Greater Victoria unemployment rate among lowest in country: Statistics Canada

Greater Victoria’s unemployment rate remained at 3.9 per cent in October, one of the lowest in the country, according to Statistics Canada’s monthly labour survey.

Greater Victoria has the second lowest unemployment rate behind only Guelph at 3.3 per cent. Quebec City is also at 3.9 per cent.

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While the region’s labour force and total number of people employed was up slightly year-over-year, it did slip compared to September, when there were 197,100 people employed out of a labour pool of 205,100.

Last month, there were 195,400 employed of a labour pool of 203,200, said the national agency.

Labour force survey analyst Vincent Ferrao said Victoria saw a jump of 4,400 people in the construction sector last month compared with October 2017, as well as increases of 3,700 in the retail and wholesale trade sector and 2,200 more people working in the health care and social services.

Ferrao said there was a drop in the transportation and warehousing sector of 3,100 people year-over-year, and 2,000 fewer people employed in the accommodation and foodservices sector compared to the year previous.

Victoria had the lowest unemployment rate in B.C., ahead of Vancouver at 4.3 per cent, Abbotsford at 4.7 per cent and Kelowna at 5.0. For the 14th month in a row, B.C. had the lowest unemployment rate in the country at 4.1 per cent.

In the past year, employment in the province increased by 48,000, the vast majority in full-time jobs in the private sector.

Minister of Jobs, Trade and Technology Bruce Ralston said the numbers are a reflection of a strong economy. “After over a decade of stagnation in wage growth, people are now seeing the benefits of our strong economy. British Columbia had the third-highest growth among the provinces, and B.C. has been in the top two for wage growth for 11 of the past 12 months,” he said. “Strong job growth, low unemployment and good wages support a better quality of life for all British Columbians.”

Canada’s unemployment rate edged back down to its four-decade low of 5.8 per cent. But even in a job market that’s having a hard time finding workers, wage growth is continuing to slow.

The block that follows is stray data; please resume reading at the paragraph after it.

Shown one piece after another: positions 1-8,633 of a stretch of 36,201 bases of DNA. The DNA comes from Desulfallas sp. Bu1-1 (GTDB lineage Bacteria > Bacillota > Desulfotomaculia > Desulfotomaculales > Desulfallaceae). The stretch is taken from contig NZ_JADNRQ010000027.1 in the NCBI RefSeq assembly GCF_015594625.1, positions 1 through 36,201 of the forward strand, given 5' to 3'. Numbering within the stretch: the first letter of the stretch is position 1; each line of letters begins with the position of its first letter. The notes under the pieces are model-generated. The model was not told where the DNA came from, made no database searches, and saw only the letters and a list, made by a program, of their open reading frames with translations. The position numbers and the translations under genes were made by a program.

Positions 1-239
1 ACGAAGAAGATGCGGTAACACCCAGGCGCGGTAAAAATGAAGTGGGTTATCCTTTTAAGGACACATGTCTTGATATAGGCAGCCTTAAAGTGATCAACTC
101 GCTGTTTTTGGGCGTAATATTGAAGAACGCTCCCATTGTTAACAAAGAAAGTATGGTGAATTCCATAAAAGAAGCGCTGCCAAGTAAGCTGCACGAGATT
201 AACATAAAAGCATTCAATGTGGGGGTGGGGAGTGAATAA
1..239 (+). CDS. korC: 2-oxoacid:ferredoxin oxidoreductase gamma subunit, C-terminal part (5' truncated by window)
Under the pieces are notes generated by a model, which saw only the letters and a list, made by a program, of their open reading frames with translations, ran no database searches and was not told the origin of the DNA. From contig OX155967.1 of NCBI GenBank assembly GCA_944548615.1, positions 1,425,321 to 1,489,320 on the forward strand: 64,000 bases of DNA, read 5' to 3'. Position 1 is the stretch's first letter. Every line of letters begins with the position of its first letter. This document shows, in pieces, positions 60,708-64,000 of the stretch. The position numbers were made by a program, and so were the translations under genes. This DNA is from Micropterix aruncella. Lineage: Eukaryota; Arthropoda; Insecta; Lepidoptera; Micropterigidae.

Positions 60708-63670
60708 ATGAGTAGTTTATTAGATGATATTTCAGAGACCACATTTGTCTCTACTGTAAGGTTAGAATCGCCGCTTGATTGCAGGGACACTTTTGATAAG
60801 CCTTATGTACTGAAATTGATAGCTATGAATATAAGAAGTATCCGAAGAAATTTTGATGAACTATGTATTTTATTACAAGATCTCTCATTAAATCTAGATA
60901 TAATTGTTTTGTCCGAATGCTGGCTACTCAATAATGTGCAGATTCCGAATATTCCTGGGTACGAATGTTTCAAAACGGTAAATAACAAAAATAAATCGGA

The country added 11,200 net new jobs in October, including a gain of 33,900 full-time positions, Statistics Canada said Friday.

The agency said the jobless rate moved down from its 5.9 per cent reading in September, in large part because fewer people searched for work.

One fresh data point, in particular, is likely to catch the Bank of Canada’s attention: wage growth.

The indicator is watched by the central bank ahead of its interest-rate decisions and, despite the tightened labour market, pay growth slowed for its fifth-straight month. Solid wage growth can apply upward pressure on inflation, which can then feed into the Bank of Canada’s decisions on interest rates.

Year-over-year, average hourly wage growth slowed last month to 2.19 per cent for its weakest reading since September 2017. Experts have predicted wage growth to rise along with the tightened labour market, but average hourly wage growth has dropped every month since May when it was 3.94 per cent.

When it comes to permanent employees, wage growth last month rang in at just 1.9 per cent — which TD senior economist Brian DePratto noted is below inflation. “The wage rate definitely stands out here,” said DePratto, who believes the number will make it a little bit less likely the Bank of Canada will introduce another interest rate hike in December.

aduffy@timescolonist.com

Unemployment rates

Canada

October employment (numbers from the previous month in parentheses):

  • Unemployment rate — 5.8 per cent (5.9)
  • Employment rate — 61.5 per cent (61.5)
  • Participation rate — 65.2 per cent (65.4)
  • Number unemployed — 1,141,700 (1,171,100)
  • Number working — 18,705,000 (18,693,800)
  • Youth (15-24 years) unemployment — 11.0 per cent (11.0)
  • Men (25 plus) unemployment — 5.0 per cent (5.2)
  • Women (25 plus) unemployment — 4.9 per cent (4.9)

Provinces

  • Newfoundland/Labrador — 12.7 (13.6)
  • Prince Edward Island — 7.2 (8.7)
  • Nova Scotia — 7.7 (7.8)
  • New Brunswick — 7.2 (7.9)
  • Quebec — 5.2 (5.3)
  • Ontario — 5.6 (5.9)
  • Manitoba — 6.1 (5.8)
  • Saskatchewan — 6.2 (6.4)
  • Alberta — 7.3 (7.0)
  • British Columbia — 4.1 (4.2)

Cities

  • St. John’s, N.L. — 9.0 (9.6)
  • Halifax — 6.6 (6.7)
  • Moncton, N.B. — 5.8 (6.2)
  • Saint John, N.B. — 6.0 (5.5)
  • Saguenay, Que. — 5.7 (6.3)
  • Quebec — 3.9 (3.8)
  • Sherbrooke, Que. — 4.8 (4.3)
  • Trois-Rivieres, Que. — 4.9 (4.6)
  • Montreal — 5.9 (6.1)
  • Gatineau, Que. — 4.4 (4.5)
  • Ottawa — 4.7 (4.5)
  • Kingston, Ont. — 5.4 (5.5)
  • Peterborough, Ont. — 6.2 (5.6)
  • Oshawa, Ont. — 5.8 (5.6)
  • Toronto — 6.3 (6.1)
  • Hamilton, Ont. — 5.0 (5.2)
  • Kitchener-Waterloo, Ont. — 5.2 (5.1)
  • Brantford, Ont. — 6.2 (5.8)
  • Guelph, Ont. — 3.3 (3.6)
  • London, Ont. — 4.9 (5.2)
  • Windsor, Ont. — 6.9 (7.3)
  • Barrie, Ont. — 5.2 (5.8)
  • Sudbury, Ont. — 6.0 (6.4)
  • Thunder Bay, Ont. — 5.3 (5.3)
  • Winnipeg — 6.1 (6.2)
  • Regina — 6.8 (6.4)
  • Saskatoon — 6.9 (7.4)
  • Calgary — 8.2 (8.2)
  • Edmonton — 6.3 (6.3)
  • Kelowna — 5.0 (5.7)
  • Abbotsford — 4.7 (4.8)
  • Vancouver — 4.3 (4.5)
  • Victoria — 3.9 (3.9)

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